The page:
The changing landscape of Residential Property Investment

Historically, just about anyone could get wealthy from residential property investment so long as they followed basic property investment rules:

  • Able to service the debt, and
  • Hold for the long term, and
  • Start as early as possible.

Even before the recent property tax changes property flicks left a lot of money on the table. Holding costs, buying and selling costs, income tax, and potentially GST as well, erode the realised gains. The opportunity cost of time spent executing the deals is also significant.

But, if you bought and held property for the long term then capital gains accumulated (and were tax free), allowing you to leverage the increased equity to buy further property.

However, the residential property investment landscape has now changed.

Firstly, Tax Free Short Term Capital Gains were Shot Down

The Brightline rule taxing short term capital gains on residential rental property were introduced by National – initially for property sold within 2 years of purchase.  Labour increased the Bright Line period to 5 years, and since March 2021 it is 10 years.

Read more about the Bright Line changes here.

This change doesn’t impact if your residential property investment strategy is to hold for the long term.  But the Brightline tax rules do catch people whose situation changes or who decide to sell for some reason – tax law can be a blunt instrument.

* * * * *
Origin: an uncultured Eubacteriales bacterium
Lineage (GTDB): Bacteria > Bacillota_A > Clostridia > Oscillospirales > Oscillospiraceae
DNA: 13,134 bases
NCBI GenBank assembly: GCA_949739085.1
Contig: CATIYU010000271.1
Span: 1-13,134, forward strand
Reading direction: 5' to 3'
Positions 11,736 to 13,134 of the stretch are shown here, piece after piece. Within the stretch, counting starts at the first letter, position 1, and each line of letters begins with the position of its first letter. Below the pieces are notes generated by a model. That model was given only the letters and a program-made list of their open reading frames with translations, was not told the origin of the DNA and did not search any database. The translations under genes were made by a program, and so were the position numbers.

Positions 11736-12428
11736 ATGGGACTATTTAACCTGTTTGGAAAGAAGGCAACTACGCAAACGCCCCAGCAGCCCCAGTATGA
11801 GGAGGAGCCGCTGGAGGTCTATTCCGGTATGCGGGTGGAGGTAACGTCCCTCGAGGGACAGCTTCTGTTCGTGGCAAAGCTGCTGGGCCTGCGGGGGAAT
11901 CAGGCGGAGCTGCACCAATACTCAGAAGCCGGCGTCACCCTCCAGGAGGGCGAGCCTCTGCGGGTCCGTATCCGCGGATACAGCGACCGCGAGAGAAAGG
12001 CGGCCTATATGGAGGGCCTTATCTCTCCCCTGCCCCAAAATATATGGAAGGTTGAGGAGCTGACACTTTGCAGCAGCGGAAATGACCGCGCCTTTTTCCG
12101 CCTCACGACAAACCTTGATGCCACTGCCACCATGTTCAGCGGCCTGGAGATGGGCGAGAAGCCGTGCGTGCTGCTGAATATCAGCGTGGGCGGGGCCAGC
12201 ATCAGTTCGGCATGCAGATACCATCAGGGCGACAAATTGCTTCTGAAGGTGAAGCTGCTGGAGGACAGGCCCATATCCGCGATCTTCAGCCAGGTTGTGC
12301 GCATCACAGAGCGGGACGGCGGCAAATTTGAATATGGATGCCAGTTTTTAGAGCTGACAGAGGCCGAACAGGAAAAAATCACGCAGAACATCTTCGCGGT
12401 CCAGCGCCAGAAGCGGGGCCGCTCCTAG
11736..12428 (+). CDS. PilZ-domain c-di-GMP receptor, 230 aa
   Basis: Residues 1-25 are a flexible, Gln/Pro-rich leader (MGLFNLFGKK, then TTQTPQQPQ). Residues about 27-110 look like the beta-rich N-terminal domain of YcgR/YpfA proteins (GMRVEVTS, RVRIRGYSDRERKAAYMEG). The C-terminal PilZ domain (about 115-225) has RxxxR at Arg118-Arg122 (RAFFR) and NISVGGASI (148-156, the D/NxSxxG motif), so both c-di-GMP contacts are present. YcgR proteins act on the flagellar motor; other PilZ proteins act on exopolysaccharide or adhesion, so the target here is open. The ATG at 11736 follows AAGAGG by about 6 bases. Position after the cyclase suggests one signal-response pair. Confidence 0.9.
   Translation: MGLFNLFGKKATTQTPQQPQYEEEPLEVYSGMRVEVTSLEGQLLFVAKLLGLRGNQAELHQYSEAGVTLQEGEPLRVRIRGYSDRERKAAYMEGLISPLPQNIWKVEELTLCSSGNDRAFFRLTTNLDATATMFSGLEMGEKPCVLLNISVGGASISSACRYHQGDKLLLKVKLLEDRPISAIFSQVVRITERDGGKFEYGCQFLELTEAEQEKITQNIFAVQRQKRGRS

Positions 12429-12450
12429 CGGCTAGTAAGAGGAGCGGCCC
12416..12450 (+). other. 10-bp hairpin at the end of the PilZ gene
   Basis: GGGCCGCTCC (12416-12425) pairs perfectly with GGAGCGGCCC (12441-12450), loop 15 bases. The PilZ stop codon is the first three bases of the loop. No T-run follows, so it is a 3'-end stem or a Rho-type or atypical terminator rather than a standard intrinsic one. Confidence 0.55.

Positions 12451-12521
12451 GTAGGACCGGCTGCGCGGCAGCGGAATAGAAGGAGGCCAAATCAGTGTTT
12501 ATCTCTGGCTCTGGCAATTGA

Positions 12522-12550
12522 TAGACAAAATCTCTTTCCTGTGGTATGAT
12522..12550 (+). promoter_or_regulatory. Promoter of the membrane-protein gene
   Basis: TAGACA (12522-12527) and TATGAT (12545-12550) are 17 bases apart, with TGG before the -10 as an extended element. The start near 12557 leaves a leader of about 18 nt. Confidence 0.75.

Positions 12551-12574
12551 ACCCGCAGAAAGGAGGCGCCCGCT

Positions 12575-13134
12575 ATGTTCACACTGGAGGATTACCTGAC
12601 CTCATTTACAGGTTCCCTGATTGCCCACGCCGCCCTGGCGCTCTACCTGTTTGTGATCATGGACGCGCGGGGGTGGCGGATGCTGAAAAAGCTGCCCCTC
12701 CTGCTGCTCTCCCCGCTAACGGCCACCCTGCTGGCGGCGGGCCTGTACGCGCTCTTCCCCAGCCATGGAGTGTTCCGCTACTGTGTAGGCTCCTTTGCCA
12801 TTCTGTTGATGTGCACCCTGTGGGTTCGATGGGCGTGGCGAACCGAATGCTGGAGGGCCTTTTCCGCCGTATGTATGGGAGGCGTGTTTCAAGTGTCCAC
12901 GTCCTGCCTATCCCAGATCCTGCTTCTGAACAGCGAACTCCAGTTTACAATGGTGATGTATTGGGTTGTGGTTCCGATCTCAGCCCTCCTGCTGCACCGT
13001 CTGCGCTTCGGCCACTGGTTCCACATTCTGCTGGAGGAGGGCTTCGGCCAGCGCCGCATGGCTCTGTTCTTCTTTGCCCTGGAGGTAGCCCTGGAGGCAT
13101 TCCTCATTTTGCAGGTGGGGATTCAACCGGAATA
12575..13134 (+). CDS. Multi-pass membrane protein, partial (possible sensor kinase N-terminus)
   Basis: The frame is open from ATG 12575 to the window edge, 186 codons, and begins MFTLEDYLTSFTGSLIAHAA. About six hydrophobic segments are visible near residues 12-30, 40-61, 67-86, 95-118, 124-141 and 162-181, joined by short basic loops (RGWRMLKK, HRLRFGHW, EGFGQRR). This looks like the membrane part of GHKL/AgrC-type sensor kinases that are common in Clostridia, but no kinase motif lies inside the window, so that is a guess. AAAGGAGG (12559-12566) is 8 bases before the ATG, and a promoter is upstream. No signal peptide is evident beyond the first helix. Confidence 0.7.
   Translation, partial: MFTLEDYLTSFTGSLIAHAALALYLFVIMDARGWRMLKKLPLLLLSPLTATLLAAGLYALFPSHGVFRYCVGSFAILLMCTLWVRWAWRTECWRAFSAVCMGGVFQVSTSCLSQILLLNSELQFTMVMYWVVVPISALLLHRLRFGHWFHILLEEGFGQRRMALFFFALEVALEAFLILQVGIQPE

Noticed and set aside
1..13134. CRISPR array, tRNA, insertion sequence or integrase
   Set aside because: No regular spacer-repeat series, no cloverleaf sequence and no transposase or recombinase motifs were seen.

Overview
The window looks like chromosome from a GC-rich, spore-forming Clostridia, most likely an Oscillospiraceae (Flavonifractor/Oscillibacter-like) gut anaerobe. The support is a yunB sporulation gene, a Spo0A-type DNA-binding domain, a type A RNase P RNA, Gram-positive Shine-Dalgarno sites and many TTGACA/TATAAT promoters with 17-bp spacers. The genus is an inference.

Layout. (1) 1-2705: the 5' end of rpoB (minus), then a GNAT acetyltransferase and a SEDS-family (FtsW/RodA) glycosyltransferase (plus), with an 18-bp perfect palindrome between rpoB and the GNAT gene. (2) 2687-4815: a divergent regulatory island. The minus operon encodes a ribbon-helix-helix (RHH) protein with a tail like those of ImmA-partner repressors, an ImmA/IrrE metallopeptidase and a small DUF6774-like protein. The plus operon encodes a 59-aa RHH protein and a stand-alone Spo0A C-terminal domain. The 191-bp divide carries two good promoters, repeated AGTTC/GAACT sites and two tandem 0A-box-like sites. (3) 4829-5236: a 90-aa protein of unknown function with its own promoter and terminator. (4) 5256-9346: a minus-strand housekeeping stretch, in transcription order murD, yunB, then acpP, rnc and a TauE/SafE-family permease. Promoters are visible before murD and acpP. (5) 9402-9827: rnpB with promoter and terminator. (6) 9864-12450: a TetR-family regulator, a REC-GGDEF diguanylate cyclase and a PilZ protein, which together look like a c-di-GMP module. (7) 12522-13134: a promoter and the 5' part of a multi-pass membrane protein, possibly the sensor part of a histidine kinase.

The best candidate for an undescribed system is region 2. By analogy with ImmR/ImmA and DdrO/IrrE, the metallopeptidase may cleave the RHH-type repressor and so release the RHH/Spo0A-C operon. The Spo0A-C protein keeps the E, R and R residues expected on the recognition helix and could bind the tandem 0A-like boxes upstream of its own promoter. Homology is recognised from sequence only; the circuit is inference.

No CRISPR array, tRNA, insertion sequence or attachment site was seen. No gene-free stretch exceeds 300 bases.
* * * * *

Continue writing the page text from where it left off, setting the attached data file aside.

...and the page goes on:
Secondly, Negative Gearing was Shot Down

Negative gearing (a flash way of saying your property was making a loss) was often seen as smart, especially for high income earning individuals.  It (almost) made sense if you were in the top tax bracket as property losses reduced your taxable income, while capital gains were tax free.

But then “loss ring fencing” tax rules were introduced.  Now a loss on residential property must be carried forward and can only be offset against future residential property income.

Thirdly, Interest Deductibility was Shot Down

For strategic long term investors tax free capital gains and negative gearing were simply “nice to haves”.  However, interest paid on money borrowed for business or investment purposes has historically always been tax deductible.  That basic tax “right” was changed in March 2021 for residential property investors.  Read more about the Interest Deductibility rule changes here.

The tax change was introduced to discourage investment in existing residential property and to encourage “new builds” which are exempt from the interest deductibility clamp down, potentially for up to 20 years.

Is Residential Property Investment now a Dead Duck?

In a single word “NO!”.  But you do need to be even smarter and more strategic than previously.

You must understand the current tax rules and plan for the long term.  Even more importantly, be clear on your investment objectives and take professional advice – it is complex and getting it wrong will be costly.


Always hope for the best,

But prepare for the worst!

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